Caretaker justice minister Dilan Yesilgöz has been criticised by the Council of State for raising traffic fines by 10% to close a gap in the budget.
The administrative body said fines for offences such as speeding, driving through red lights and using mobile phones behind the wheel should be aimed at improving road safety rather than balancing the books.
“The level of the fine should be in relation to the nature and severity of the traffic offence,” the Council of State said in a statement.
“Increasing the fines should have the same aim. Since there is no indication of this, it calls into question whether the fines are reasonable.”
Yesilgöz said in September in a letter to parliament that she was raising the fines in part to avoid the need to cut the budget for the police or prosecution department (Openbare Ministerie), admitting it was “not ideal” as a solution.
She said: “We need to find money in our budget and I had to choose between making cuts in the police, the prosecution service, prevention and youth crime, or put it into the fines? So that’s the choice I made.”
If the fines had increased purely to reflect inflation they would have gone up by 6%, following an 8.6% rise this year.
The prosecution department also criticised the minister’s reasoning, pointing out that administrative fines had risen by 150% in the last 25 years while fines imposed through the justice system were 75% higher.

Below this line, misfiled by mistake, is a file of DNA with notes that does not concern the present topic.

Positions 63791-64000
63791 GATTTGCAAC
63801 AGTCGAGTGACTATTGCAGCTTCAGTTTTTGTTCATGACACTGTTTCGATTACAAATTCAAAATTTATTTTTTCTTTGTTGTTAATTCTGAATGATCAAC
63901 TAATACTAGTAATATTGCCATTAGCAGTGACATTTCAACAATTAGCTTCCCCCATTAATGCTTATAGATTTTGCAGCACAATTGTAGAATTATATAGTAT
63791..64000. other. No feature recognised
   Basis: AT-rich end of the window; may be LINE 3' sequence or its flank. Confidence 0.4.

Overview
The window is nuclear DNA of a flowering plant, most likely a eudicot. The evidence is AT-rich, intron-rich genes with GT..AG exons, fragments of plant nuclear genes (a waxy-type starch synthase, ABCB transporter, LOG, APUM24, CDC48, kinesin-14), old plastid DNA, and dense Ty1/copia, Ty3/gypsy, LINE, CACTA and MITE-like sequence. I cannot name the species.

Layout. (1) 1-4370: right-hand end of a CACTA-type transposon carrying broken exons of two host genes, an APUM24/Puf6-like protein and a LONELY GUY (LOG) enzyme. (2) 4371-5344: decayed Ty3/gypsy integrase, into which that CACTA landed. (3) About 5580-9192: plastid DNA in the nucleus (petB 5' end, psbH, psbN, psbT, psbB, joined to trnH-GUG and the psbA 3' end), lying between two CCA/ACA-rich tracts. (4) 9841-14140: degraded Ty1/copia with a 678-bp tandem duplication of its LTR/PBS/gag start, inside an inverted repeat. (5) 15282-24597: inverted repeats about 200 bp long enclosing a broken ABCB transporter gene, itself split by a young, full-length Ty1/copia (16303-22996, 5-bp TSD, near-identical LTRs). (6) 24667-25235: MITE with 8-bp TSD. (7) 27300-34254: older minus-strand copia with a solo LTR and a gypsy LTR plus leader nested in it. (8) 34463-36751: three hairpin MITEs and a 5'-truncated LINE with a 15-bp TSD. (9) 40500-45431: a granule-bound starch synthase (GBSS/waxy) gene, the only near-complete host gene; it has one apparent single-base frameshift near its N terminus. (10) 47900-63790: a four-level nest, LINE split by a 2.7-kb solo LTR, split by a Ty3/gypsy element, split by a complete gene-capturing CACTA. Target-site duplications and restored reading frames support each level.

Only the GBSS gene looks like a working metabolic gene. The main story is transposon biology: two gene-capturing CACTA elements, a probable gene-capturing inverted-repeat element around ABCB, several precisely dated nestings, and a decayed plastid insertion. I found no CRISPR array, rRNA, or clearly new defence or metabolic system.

From January 1 the fine for illegal parking will rise to €120, driving through a red light will cost €300 and holding a mobile phone while driving will attract a penalty of €420.
Speeding fines are going up by the same amount, ranging from €32 for driving 5km/h too fast on a motorway to €421 for exceeding the 50km/h limit in built-up areas by 30km/h. Higher speeds are dealt with by the courts.
The Council of State pointed out that the 10% increase risked distorting the relationship between the administrative fines and those imposed by the courts.
“The fine for driving 30 km/h too fast in built-up areas (administrative fine), for example, is higher than the fine for driving 31 km/h too fast (criminal fine),” it said.
“These differences will diminish public support and lead to more challenges in the courts.”
Thank you for donating to DutchNews.nl.
We could not provide the Dutch News service, and keep it free of charge, without the generous support of our readers. Your donations allow us to report on issues you tell us matter, and provide you with a summary of the most important Dutch news each day.Make a donation